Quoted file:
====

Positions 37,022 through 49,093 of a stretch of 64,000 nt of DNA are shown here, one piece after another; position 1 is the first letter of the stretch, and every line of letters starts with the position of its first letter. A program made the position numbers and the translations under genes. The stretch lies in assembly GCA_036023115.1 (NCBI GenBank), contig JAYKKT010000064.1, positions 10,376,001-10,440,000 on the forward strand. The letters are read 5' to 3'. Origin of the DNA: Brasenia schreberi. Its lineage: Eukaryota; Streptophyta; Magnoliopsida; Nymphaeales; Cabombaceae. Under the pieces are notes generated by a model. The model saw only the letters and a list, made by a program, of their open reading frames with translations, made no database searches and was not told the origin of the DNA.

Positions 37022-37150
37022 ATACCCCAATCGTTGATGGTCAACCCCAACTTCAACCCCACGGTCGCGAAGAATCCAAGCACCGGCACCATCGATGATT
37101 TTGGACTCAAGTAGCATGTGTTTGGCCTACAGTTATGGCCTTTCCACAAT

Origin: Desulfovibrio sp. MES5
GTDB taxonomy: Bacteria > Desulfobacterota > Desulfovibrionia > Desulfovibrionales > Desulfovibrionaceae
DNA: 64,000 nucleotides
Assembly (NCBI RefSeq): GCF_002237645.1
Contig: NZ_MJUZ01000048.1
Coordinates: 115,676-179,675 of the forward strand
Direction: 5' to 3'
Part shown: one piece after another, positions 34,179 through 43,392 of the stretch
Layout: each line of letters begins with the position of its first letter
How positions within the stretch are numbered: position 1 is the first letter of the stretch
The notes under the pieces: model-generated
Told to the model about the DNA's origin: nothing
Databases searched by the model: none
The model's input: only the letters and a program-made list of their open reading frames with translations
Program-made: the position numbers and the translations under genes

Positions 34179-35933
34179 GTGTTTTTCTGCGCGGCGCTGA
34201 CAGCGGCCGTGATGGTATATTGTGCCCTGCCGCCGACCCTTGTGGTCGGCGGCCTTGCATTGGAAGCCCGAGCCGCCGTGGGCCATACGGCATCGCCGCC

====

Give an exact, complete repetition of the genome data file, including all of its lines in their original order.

Positions 37,022 through 49,093 of a stretch of 64,000 nt of DNA are shown here, one piece after another; position 1 is the first letter of the stretch, and every line of letters starts with the position of its first letter. A program made the position numbers and the translations under genes. The stretch lies in assembly GCA_036023115.1 (NCBI GenBank), contig JAYKKT010000064.1, positions 10,376,001-10,440,000 on the forward strand. The letters are read 5' to 3'. Origin of the DNA: Brasenia schreberi. Its lineage: Eukaryota; Streptophyta; Magnoliopsida; Nymphaeales; Cabombaceae. Under the pieces are notes generated by a model. The model saw only the letters and a list, made by a program, of their open reading frames with translations, made no database searches and was not told the origin of the DNA.

Positions 37022-37150
37022 ATACCCCAATCGTTGATGGTCAACCCCAACTTCAACCCCACGGTCGCGAAGAATCCAAGCACCGGCACCATCGATGATT
37101 TTGGACTCAAGTAGCATGTGTTTGGCCTACAGTTATGGCCTTTCCACAAT

Origin: Desulfovibrio sp. MES5
GTDB taxonomy: Bacteria > Desulfobacterota > Desulfovibrionia > Desulfovibrionales > Desulfovibrionaceae
DNA: 64,000 nucleotides
Assembly (NCBI RefSeq): GCF_002237645.1
Contig: NZ_MJUZ01000048.1
Coordinates: 115,676-179,675 of the forward strand
Direction: 5' to 3'
Part shown: one piece after another, positions 34,179 through 43,392 of the stretch
Layout: each line of letters begins with the position of its first letter
How positions within the stretch are numbered: position 1 is the first letter of the stretch
The notes under the pieces: model-generated
Told to the model about the DNA's origin: nothing
Databases searched by the model: none
The model's input: only the letters and a program-made list of their open reading frames with translations
Program-made: the position numbers and the translations under genes

Positions 34179-35933
34179 GTGTTTTTCTGCGCGGCGCTGA
34201 CAGCGGCCGTGATGGTATATTGTGCCCTGCCGCCGACCCTTGTGGTCGGCGGCCTTGCATTGGAAGCCCGAGCCGCCGTGGGCCATACGGCATCGCCGCC